translation with notes, a literal translation from Quiche, a Spanish
translation, a Quiche version that is accompanied with high resolution
of the Newberry Library Popol Vuh manuscript, as well as a complete
version of the text read by a native Maya speaker.
This CD-Rom is a
complete fully searchable
electronic database and contains a guide to the
pronunciation of Maya words, cross-linked texts, Mayan art and images,
illustrations, and audio files related to the Popol Vuh.
Screen shot: All 3 windows will auto-scroll along with your reading.
Overall, it could be said that the Popol Vuh provides incredible insight into the world of the ancient Maya and their modern descendents. If you're interested in Maya studies and you haven't read this text yet, then you haven't even gotten started. As time goes on it becomes more and more apparent that this book is our guide to understanding Maya iconography, cosmology, and culture. This electronic edition of the Popol Vuh is essential for serious students of Maya culture and history.
Popol Vuh: The Sacred Book of the Ancient Maya can be ordered direct from the University of Texas Press by clicking here. Though it retails normally for $39.95, order it over the web for only $26.77.
reviewed by Johann Sawyer
Texas State University - San Marcos
America's First Civilization
By Richard A. Diehl
Thames and Hudson 2005 1st papberback ed. ISBN# 0-500-28503-9
Perhaps the reason most people do not know much about the Olmec people is that only 20 years ago, it would seem no one knew much about them! This book is a real eye opener. The Olmecs are not only America's oldest civilization, but are the "Mother Culture" for all of Mesoamerica.
Richard Diehl is a respected researcher and excavator of sites across Mesoamerica, and his text is both a good read and enlightening. Diehl shows the reader the basis for Olmec civilization, and explores daily lives of the people, both elites and regular folk. Of particular interest are the chapters about La Venta, San Lorenzo, and Chalcatzingo, several of the finest Olmec sites.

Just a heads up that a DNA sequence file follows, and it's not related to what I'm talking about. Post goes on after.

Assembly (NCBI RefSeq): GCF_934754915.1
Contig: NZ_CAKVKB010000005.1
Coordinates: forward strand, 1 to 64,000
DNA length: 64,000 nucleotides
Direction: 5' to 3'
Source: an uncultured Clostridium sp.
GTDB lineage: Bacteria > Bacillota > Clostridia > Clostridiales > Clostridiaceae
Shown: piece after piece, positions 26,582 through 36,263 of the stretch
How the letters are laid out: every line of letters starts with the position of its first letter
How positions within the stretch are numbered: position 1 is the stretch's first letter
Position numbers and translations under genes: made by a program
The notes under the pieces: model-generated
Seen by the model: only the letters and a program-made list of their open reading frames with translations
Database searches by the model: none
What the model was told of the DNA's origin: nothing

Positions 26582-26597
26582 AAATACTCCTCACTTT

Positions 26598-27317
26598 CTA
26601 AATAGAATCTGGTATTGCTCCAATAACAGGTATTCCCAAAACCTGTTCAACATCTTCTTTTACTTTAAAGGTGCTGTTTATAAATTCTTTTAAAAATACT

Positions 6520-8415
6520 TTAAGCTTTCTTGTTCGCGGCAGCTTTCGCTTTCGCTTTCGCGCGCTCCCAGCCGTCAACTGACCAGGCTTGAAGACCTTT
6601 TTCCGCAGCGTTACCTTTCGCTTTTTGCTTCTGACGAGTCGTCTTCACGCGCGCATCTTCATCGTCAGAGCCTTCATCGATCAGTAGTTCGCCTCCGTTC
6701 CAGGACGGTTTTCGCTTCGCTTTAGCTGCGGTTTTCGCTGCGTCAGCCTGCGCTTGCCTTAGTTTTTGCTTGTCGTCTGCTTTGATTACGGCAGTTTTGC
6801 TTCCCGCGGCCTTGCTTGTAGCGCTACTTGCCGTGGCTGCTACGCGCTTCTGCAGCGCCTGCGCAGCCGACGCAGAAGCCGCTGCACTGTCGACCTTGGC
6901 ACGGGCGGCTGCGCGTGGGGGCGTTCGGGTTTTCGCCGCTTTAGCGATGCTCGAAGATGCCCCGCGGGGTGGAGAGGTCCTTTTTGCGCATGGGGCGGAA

The Olmecs have been known generally ever since the 1940's, when the finely sculpted giant stone heads most associated with them were first found. We still do not know exactly how these amazing people transported these and other monumental stone sculptures nearly 100 km from the source of materials.
Profusely illustrated, this book will fuel your curiosity about the Olmecs; as such, it is well-indexed for for those of you who wish to further research the information presented. Though a paperback, the book is thick stock bound, and all of the pages are printed on high-quality slick paper--- it's a good deal for $22.50. Thames and Hudson have a worldwide reputation for their high-quality books. Order The Olmecs, direct from the publisher, by clicking here. Be sure to check out the other books on their website!
Rice calls this book a "prequel" and an
"outgrowth" of her previous volume, Maya Political Science: Time,
Astronomy and the Cosmos. In
proposes that the Maya practiced "may" cycles wherein "divinely
sanctioned geopolitical capitals" shift over 256 years.She calls the
book "an exploration of Maya time with a capital T". Rice further
writes that "(i)t is widely known that the Maya posessed astonishingly
accurate systems of recording time (Time) in a series of intermeshing
cycles" and that archaeologists take this for granted. Worse, they fail
to "incorporate the role of the calendar and calendrical
celebrationsintot heir interpretations of Mayan history." The author
claims that archaeologists do not act on their knowledge that the Mayan
rulers were called "The Lords of Time": they do not seem to really know
what the phrase means or what the implications of it are.
on a different approach to Time. Linda Schele and David Freidel write
about the "Classic Maya cosmos, creation, ritual, and rulership from an
explicitly astronomical viewpoint, noting the relations between planets
and stars (especially Venus), constellations, the Milky Way, and so on,
as they relateto rituals of creation and as the Maya would have
experienced them in the night sky." Rice explains that "I am less
preoccupied with the explicit animation or personification of celestial
bodies and their relation to classic gods and more interested in the
development of the calendars and their use in framing the
legitimization, of kings and cosmic order."
Calendar Origins is an interesting and controversial book that any
student of Maya civilization will find interesting. The book covers the
entire known history of the Maya, integrating data from anthropology,
archaeology, art history, astronomy, ethnohistory, myth, and linguistics. I found the chapter on the Middle
and Late Preclassic most informative. Order this book directly from the
publisher for a bargain price, only $18.73, by clicking here.
Read the Table of Contents, Preface and
more at the UT Press website!
still remember my first sight of
Teotihuacan when I was still a small boy and my amazement at how little
was known of this magnificent place. Legends aside, Annabeth Headrick
has written a comprehensive and fascinating account of the daily life
of this ancient city all based upon an analysis of Teotihuacan's art